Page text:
Next to Artificial Intelligence (AI) scoring of student responses, I think the advancement that has changed performance assessment more than any one thing is distributed scoring. Recently, we have seen changes made to education and assessment as we adapt to a new way of living. As we look to the future, continual change is certain. I wanted to share my experience going through one of the more significant changes to performance scoring during my career and reflect on the benefits, which are easy to see now.
When I think back to a time of hundreds of scorers in a room, we had scoring directors training and monitoring a large group and team leaders supporting smaller groups of scorers for days or even weeks. I often wonder “How in the world did we do it?” As we move forward into this new “normal” the old model seems impossible.
At a previous organization, in which I was leading, we transitioned from in person, paper-based scoring to online distributed scoring. We made that choice based on projected, and now realized, benefits. Moving forward, these decisions will be made more out of necessity.
Below, I highlight a few of my initial doubts and also the realized benefits of this transition. Someday, when we are able to reflect back upon this period and all of the drastic changes that have been made to education, we will have more success stories to share.
Improving Efficiency and Integrity with Real-Time Validity Measurement
One of the most valuable benefits of online scoring is being able to administer validity. Truly- blind and interspersed at whatever interval one chooses, the scorers are not required to score twenty validity responses at one particular time but can be monitored throughout the day with the validity results available immediately.
When first moving to a distributed model, I was concerned it would move the scorer another level away from the student. However, I came to see the benefits for both students and teachers were significant. With distributed scoring, one of the main goals has been taking a very subjective process and making it as objective as possible. Distributed scoring not only makes sense logistically by improving efficiencies, it also improves the integrity of the scoring. There was no longer a need for runners-distributing packets to scorers, picking up completed packets and filing them at a warehouse until scoring was complete. By the end of scoring, the packets were covered with coffee stains, they had frayed edges and everyone dreaded them.
Creating Consistent, Un-Biased Training
While working to support SAT scoring at The College Board, essays were required to be scored by teachers. There was no question. Papers could no longer be scored at a physical site. We changed our process and instead of hundreds of scorers in one room, we had hundreds of scorers scattered across the country. It wasn’t just the logistics of implementing distributed scoring that was a challenge, the accompanying online training had to be designed in a way to anticipate questions the scorers might have and include the answers as part of the pre-packaged training.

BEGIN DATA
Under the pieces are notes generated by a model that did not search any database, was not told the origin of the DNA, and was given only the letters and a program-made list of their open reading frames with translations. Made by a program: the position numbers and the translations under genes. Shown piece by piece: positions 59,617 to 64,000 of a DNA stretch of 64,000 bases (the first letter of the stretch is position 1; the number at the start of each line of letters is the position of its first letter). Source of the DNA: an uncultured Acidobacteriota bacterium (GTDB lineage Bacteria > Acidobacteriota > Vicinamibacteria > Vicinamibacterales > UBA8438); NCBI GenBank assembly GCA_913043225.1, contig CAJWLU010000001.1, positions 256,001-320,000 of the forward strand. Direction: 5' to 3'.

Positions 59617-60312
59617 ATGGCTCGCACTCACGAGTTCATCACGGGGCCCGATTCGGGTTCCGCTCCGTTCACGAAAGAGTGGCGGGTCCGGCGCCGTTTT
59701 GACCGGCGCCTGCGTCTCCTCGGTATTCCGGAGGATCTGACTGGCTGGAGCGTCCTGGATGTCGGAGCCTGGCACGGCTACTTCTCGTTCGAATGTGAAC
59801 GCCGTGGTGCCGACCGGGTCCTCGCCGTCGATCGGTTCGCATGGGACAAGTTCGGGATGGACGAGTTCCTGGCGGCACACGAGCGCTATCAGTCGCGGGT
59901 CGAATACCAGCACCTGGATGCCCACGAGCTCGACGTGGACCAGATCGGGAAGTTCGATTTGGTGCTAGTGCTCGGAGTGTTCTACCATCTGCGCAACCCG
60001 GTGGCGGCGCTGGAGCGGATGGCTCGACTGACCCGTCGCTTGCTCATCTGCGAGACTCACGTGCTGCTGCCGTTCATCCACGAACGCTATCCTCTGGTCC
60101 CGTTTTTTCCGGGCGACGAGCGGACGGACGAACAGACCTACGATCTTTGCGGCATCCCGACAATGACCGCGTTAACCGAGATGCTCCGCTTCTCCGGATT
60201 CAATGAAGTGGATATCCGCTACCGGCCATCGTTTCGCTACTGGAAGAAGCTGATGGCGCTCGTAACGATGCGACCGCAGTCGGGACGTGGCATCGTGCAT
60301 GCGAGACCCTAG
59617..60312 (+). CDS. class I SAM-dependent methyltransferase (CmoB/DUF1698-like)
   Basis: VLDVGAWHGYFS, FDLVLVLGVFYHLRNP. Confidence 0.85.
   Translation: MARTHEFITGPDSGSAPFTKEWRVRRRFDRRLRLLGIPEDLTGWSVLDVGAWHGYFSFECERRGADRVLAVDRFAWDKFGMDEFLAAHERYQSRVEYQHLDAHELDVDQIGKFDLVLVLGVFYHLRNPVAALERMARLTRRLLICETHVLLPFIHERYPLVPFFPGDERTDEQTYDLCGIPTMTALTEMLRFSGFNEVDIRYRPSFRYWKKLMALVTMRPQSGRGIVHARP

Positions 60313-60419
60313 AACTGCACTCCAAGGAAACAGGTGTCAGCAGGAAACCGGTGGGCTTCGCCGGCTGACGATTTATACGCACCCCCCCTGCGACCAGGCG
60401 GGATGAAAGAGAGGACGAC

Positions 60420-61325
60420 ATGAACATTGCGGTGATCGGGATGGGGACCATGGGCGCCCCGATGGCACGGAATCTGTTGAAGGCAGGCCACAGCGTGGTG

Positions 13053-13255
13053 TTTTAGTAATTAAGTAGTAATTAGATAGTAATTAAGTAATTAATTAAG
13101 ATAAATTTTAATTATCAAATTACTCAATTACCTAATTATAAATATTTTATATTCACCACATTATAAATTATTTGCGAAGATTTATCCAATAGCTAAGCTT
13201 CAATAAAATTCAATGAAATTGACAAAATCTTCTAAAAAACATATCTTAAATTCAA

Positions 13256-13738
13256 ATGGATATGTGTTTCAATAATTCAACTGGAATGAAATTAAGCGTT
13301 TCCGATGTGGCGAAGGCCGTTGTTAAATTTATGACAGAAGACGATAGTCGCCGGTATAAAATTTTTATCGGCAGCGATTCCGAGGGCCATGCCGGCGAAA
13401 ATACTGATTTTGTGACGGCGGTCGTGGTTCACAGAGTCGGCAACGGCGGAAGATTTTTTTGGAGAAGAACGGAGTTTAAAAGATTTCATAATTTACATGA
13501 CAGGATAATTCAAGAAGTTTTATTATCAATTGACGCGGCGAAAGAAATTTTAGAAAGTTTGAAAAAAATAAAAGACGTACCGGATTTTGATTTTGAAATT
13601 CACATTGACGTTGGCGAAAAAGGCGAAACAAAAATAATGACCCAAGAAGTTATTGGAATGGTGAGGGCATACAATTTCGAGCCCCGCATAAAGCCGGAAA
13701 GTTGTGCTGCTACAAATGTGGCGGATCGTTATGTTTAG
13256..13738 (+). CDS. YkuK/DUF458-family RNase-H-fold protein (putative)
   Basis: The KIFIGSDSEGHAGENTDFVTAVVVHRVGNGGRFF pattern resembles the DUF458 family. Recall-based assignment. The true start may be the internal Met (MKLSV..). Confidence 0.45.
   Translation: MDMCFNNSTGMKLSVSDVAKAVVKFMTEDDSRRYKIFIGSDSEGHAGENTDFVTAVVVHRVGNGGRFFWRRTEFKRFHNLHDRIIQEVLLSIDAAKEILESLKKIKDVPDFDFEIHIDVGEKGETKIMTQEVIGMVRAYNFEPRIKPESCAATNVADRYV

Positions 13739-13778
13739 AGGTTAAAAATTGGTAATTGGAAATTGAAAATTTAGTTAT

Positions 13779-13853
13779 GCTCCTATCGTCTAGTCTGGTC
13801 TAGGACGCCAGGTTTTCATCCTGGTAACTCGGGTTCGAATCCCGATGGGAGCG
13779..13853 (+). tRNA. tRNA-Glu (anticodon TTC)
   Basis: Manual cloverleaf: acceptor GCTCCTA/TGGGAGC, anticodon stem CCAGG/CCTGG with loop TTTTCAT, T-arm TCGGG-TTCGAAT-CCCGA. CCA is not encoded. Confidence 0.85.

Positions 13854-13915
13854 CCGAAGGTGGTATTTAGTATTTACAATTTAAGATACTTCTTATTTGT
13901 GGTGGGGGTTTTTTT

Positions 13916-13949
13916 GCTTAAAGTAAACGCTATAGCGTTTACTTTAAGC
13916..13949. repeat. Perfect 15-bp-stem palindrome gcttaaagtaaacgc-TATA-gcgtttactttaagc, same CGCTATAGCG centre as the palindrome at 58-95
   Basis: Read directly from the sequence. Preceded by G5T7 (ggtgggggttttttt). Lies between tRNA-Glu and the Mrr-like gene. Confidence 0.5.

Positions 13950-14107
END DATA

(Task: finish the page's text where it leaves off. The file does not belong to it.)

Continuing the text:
An unanticipated benefit was that I was able to see the training —all of it— well ahead of scorers and it could be reviewed before the scorers received it. The trainings were built with the knowledge and it did not receive any slant or off the record opinions from trainers, it was obvious that it was more objectively presented and was free of trainer biases. Also, the fact that scorers could train and score at their own pace was such a relief for the teachers.
Another benefit of online training, (and I think anyone who has previously sat through a training session will vouch for this) is that scorers no longer had to sit and listen to another scorer who was having difficulty understanding or accepting scoring standards or rubrics. There was no longer that scorer in the room causing frustration for the rest of the team.
Cultivating Professional Development
We soon realized that allowing teachers to score at their own pace in a comfortable environment (warehouses are not that comfortable) resulted in an individualized opportunity for professional development.
Teachers could look at their quality statistics without the humiliation of a scoring director calling them aside to tell them they’re not doing well. The entire process of performance scoring became much less personal. We went from reading handwritten essays where students “dotted” their “i’s” with tiny hearts to being told “your scoring is not acceptable” via computer message. But that’s how it should be, isn’t it? Much more objective. One of the main goals has always been to take a very subjective process and make it as objective as possible. Objectivity is especially critical today at a time where students and teachers are working in virtual environments.
Setting the Stage for Next Fall
As we look at the challenges ahead, I think it’s really important to reflect on how far we have come, especially in the area of performance assessment. Next Fall, we are facing a school year unlike any other we’ve had before. Change is coming and based on my past experience we’ll look back one day and be able to say, “Can you believe that is how we used to do it”?
Like what Daisy had to say? Check out some more of her reflections here, here, and here!